If the previous points have seemed like a rather shallow dive into monetary theory, the nitty-gritty becomes very useful at this point – if not the most important point of the three, then perhaps the most urgent.
Kydland and Prescott’s paper on time-inconsistency was rightly recognized with a Nobel Prize in 2004 for its significance to monetary policy. A central bank with the best possible assumptions – perfect omniscience, effectiveness, and benevolence – still fails to generate optimal policy. Because it optimizes its behavior at each point in time – and it’s important to note that it does so perfectly, by assumption – it fails to optimize over time.
How does one solve the time-inconsistency problem? One has to pre-commit to an arbitrary rule – arbitrary in the sense that there’s no fundamental justification for the rule to be this rather than that. An inflation target, for example. Which, of course, prevents it from doing many things in the short run that might make things better. And this is exactly the point!
The commitment must also be credible: things improve only to the extent that people believe the promise. And a commitment must be costly in order to be credible; it has to hurt to break it. You’ve got to put chili pepper on your fingernails to break the habit of biting them. A non-credible promise is worse than no promise at all – a theme you also see in the literature on currency crises.
The paper also has hugely important implications for moral philosophy. Time inconsistency problems are everywhere. Smoking. Dieting. Capital investment. Delayed gratification of any sort. You’re playing a prisoner’s dilemma against your future self, and the only way out is to commit to a rule.
The fundamental arbitrariness of the rule is why it’s a prisoner’s dilemma. If you’ve committed to a gold standard, why not silver? Or why not save the resource costs entirely and go fiat? If you’ve committed to a 1% inflation target, what’s so special about 1%? Wouldn’t it be better if we had the flexibility to go to 2% or 3% if necessary?
One can, of course, do this to any social norm. The gold standard is a social construct. The rule of law is a social construct. Gender roles are a social construct. These norms (patterns of behavior) are arbitrary in the sense that they may as well be something else. But this fact does not mean we can change them to anything we like. Norms are cooperative strategies to prisoner’s dilemmas. Their purpose is coordination, and if their legitimacy is undermined, defection is the rational strategy. In order to sustain cooperation, such norms must, for practical purposes, be perceived as absolute.2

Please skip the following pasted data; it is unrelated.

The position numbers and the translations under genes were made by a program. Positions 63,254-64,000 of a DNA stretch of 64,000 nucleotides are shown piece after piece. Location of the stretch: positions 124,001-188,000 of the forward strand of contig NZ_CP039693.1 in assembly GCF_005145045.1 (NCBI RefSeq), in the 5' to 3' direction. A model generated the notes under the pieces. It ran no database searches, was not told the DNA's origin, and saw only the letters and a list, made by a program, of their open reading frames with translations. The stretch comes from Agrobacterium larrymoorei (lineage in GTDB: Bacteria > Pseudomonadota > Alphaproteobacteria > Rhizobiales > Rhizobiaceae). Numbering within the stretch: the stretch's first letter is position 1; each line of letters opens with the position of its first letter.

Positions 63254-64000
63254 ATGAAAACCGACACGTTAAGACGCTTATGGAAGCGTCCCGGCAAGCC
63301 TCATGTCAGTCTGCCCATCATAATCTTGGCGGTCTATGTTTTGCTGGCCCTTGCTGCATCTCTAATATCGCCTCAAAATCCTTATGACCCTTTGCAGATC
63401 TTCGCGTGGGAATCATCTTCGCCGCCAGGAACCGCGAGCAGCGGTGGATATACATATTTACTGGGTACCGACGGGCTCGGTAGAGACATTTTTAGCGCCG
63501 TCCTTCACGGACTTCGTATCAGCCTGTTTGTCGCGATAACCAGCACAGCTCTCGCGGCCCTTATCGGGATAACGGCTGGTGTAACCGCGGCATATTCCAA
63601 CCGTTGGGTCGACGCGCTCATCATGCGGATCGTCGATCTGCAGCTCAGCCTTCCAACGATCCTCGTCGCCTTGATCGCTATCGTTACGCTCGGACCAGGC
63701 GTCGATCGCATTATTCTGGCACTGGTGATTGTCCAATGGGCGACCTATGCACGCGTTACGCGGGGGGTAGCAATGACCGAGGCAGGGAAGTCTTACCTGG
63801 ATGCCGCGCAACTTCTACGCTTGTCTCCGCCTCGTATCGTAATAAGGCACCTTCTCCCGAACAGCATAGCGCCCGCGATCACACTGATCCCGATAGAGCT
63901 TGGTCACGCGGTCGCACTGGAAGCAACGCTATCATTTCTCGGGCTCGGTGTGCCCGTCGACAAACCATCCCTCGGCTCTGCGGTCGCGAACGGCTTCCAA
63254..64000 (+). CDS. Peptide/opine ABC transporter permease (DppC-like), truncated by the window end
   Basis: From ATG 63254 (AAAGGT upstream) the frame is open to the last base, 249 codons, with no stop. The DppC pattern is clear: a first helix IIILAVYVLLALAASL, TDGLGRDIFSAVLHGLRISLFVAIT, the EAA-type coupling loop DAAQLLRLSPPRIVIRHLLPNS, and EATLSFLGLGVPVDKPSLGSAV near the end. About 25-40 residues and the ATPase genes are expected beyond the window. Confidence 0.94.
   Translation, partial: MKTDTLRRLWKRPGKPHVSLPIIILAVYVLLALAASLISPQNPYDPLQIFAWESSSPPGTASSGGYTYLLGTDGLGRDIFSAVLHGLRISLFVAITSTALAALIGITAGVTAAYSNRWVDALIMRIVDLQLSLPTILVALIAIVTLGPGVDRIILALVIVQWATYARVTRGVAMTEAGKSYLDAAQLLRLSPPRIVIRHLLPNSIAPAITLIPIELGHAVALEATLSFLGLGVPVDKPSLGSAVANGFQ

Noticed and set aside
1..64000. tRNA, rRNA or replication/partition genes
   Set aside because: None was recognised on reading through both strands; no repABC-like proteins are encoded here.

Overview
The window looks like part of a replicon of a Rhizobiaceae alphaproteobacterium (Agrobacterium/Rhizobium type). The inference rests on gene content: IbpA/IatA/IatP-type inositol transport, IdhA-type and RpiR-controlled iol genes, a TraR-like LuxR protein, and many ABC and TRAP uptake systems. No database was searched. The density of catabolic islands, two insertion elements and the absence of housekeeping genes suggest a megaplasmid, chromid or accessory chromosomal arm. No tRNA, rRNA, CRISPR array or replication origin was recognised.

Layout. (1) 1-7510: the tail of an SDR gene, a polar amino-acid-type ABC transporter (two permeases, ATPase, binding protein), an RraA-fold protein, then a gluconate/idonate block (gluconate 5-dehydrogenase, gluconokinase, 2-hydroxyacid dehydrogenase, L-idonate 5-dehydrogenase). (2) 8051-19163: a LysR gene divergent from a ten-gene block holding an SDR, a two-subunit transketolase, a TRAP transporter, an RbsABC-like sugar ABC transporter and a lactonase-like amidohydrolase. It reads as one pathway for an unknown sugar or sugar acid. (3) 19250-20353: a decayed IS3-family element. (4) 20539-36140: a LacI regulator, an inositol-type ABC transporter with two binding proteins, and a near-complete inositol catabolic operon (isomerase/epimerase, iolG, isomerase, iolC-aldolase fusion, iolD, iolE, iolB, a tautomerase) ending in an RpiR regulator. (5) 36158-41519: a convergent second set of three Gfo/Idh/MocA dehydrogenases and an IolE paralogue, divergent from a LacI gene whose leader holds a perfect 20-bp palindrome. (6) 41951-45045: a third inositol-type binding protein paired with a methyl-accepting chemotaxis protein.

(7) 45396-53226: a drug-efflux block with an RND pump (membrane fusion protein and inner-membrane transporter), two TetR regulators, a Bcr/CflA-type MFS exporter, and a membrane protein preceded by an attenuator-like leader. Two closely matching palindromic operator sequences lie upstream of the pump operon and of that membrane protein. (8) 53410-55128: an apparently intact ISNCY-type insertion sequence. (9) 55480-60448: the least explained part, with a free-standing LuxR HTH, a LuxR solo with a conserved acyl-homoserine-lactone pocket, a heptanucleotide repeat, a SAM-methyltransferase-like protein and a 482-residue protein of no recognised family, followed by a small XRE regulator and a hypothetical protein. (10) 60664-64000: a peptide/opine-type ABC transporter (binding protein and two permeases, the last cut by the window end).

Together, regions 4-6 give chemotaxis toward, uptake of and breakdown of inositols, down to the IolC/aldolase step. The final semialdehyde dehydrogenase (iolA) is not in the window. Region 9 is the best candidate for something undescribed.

The only reliable legitimator of social norms so far has been mythology – i.e. an apparent grounding of the norm in the nature of things. Milton Friedman pointed out that the gold standard depended on a mythology of gold. Fixed exchange rate regimes today, by contrast, are based on practical interest rather than a “mythology of dollars”, and are to that extent less credible, and less effective.
Social cooperation appears similarly to depend on mythology in the last resort. Like a fixed exchange rate regime, it can be sustained for a while on the basis of self-interest or habit in good times; but – as recent rumblings from the Left portend – without a justification in the nature of things, self-interest eventually dictates defection from the prisoner’s dilemma. The coordination falls apart. In the three cases mentioned so far – fixed exchange rates, the rule of law, and gender roles – defection entails, respectively, currency collapse, police statism, and demographic collapse.
None of this, of course, is meant to suggest a mercenary interest in monetary economics. It is, and must be, interesting for its own sake3 in order to serve as a credible basis for a theory of civilization. But there is danger in the opposite as well: the shoehorning of a theory of civilization into a mundane research program without adequate tools to support it. As the saying goes, “When all you’ve got is a hammer, everything looks like a nail.”
These three parallels are an attempt to establish the adequacy of monetary economics to the task – at least that it has enough tools to form a credible foundation for a theory of civilization. Because the rise of the money economy was the impetus for the development of the tools of economics, and because monetization was the original impetus toward quantitative human reasoning, monetary economics is rich with well-developed tools and concepts, and extensively studied examples.
An ideal starting point if ever there was one.